Risk-averse investors may have pushed the market down yesterday, but Informa moved ahead thanks to talk it could become a takeover target yet again.
The publishing and events group has received a number of approaches in recent years, but since February its share price has been on the slide, dropping nearly 25 per cent. UBS said this had left it "far too cheap", warning that if the group failed to recover, "other interested parties may take advantage of the depressed valuation".
Private equity consortiums made bids for the company in 2006 and 2008, and scribblers from the broker said they could be tempted to try again thanks to the potential synergies that may come from merging Informa's academic publishing business with a peer.
Reiterating their "buy" advice, the analysts also highlighted the potential for the company in emerging markets and raised its target price to 520p from 460p. In response, Informa touched a high of 349.4p, before closing 6.1p ahead at 348.1p.
It was not a good day for those of a nervous disposition, with many standing on the sidelines ahead of the Federal Reserve's policy statement, due after the bell. Although some support did come from the latest minutes from the Bank of England's MPC, which suggested it was getting closer to introducing a further round of quantitative easing, the FTSE 100 still finished 75.3 points behind at 5,288.41.
With metal prices falling, the miners were among the weakest and Antofagasta, down 83p at 1,114p, ended the session in last place. Meanwhile, Xstrata and Rio Tinto dropped 36.2p to 939.8p and 148.5p to 3,389p respectively, as the latter tried to prevent strikes at its Rössing uranium mine in Namibia.
After having seen its share price jump almost 30 per cent in just six weeks, Inmarsat was on the slide, shifting down 13.3p to 490.2p. The mobile satellite group has been the subject of persistent bid speculation regarding possible private equity interest, but Citigroup's analysts – who cut their advice to "hold" – were playing down the chatter.
Inmarsat was also knocked by Morgan Stanley's Terence Tsui, who highlighted the Federal Communications Commission's call for more testing on its US partner LightSquared's high-speed wireless-network plans. Downgrading his advice to "underweight", Mr Tsui said that the developments put "at risk the sustainability of LightSquared payments to Inmarsat for 2012 and 2013".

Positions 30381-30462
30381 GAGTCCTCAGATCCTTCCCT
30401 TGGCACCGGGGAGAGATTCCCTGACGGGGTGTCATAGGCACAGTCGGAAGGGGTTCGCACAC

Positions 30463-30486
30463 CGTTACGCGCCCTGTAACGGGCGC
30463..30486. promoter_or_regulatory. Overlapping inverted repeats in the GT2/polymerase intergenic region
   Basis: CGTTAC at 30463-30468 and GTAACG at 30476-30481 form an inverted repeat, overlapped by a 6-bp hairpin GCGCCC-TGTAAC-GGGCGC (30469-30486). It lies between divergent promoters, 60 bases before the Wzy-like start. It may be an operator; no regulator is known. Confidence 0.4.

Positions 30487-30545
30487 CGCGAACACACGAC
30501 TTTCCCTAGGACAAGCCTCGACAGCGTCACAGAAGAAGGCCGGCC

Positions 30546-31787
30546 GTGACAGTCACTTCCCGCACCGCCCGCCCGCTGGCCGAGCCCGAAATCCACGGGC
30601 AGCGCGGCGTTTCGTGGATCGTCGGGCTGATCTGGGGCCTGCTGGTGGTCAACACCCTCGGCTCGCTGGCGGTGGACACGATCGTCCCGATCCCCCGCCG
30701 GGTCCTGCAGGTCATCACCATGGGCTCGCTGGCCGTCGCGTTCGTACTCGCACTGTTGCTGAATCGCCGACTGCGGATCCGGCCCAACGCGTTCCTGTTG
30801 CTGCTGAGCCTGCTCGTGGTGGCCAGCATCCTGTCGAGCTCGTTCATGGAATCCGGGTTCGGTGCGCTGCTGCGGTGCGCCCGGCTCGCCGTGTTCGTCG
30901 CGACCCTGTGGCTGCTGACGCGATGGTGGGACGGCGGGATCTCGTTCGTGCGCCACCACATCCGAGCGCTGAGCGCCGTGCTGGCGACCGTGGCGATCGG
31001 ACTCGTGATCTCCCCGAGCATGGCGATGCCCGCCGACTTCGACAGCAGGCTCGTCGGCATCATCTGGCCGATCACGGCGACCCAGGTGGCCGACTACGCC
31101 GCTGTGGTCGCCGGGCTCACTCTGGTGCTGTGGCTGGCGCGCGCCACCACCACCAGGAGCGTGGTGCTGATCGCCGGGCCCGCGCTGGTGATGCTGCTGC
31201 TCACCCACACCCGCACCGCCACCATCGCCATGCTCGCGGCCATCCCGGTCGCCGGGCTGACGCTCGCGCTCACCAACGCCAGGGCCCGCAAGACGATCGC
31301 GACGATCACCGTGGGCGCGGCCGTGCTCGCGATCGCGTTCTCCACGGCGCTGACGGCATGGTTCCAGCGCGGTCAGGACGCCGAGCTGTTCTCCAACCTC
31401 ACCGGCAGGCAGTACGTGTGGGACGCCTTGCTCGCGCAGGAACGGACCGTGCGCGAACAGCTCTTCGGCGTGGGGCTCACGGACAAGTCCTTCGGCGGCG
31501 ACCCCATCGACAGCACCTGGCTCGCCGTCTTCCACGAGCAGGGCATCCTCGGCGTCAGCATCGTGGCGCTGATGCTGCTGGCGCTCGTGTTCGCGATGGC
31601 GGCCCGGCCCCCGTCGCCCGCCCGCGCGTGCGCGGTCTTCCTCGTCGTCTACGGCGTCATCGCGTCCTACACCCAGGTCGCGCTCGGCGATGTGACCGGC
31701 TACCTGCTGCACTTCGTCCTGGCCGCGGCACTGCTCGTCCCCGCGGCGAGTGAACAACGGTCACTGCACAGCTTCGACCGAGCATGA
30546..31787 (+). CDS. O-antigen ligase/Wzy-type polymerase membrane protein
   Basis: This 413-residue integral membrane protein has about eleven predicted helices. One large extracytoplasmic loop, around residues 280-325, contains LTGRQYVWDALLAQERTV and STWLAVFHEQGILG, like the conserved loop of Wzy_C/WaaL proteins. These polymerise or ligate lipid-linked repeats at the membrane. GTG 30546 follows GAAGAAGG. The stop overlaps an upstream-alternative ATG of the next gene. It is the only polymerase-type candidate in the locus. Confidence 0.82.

Companies losing their payout attraction were weighing on the benchmark index, with International Power sliding 9p to 327p while Petrofac retreated 34p to 1,365p.
Aviva, which was also trading ex-dividend, was even worse off, falling 12.7p to 295p. The insurer was added by UBS to its list of "least-preferred" stocks as it criticised the company's "significant eurozone exposure... comparatively geared balance sheet, and low solvency ratio".
The broker was much more keen on Prudential, however, citing "its ability to benefit from economic expansion in Asia", though this was not enough to stop the insurance giant creeping back 3p to 597p.
Rumours cookson could be in line for a 700p-a-share approach saw the industrial materials maker advance 20.9p to 465.3p on the FTSE 250, with comments from Panmure Gordon's Oliver Wynne-James supporting the vague chatter.
The analyst said the current bid battle over Charter International "shows that there is more than a fair price for unfashionable industrial assets that become perennially undervalued", adding that between Cookson's share price and his valuation of the company "there is enough of a value gap... to tempt the opportunists".
Meanwhile, Cookson's fellow engineer Morgan Crucible was also getting the gossips excited, with vague speculation suggesting a possible 400p-a-pop offer, as it climbed 7.8p to 256.2p.
Rumours that Tesco – 7.15p weaker at 364p – could be about to go on a price offensive was not welcomed by Ocado, as investors deserted the online grocer over fears it will be especially badly hit by the move. By the bell the company had slumped 13.2p to 102.5p, a record low, meaning it has lost nearly a quarter of its share price since the release on Monday of its third-quarter update.
Imagination Technologies grabbed the gold-medal position on the mid-tier index, powering up 22.9p to 445.9p. Pointing out that the chip designer has lagged behind its blue-chip rival ARM Holdings, traders said it was feeling the benefit of a recent run of good news.
Down on the Alternative Investment Market, the video security group IndigoVision plummeted 30p to 182.5p. Having already released two profit warnings in the past few months, it announced its full-year operating profit had dropped by nearly £2m to £1.19m.Reuse content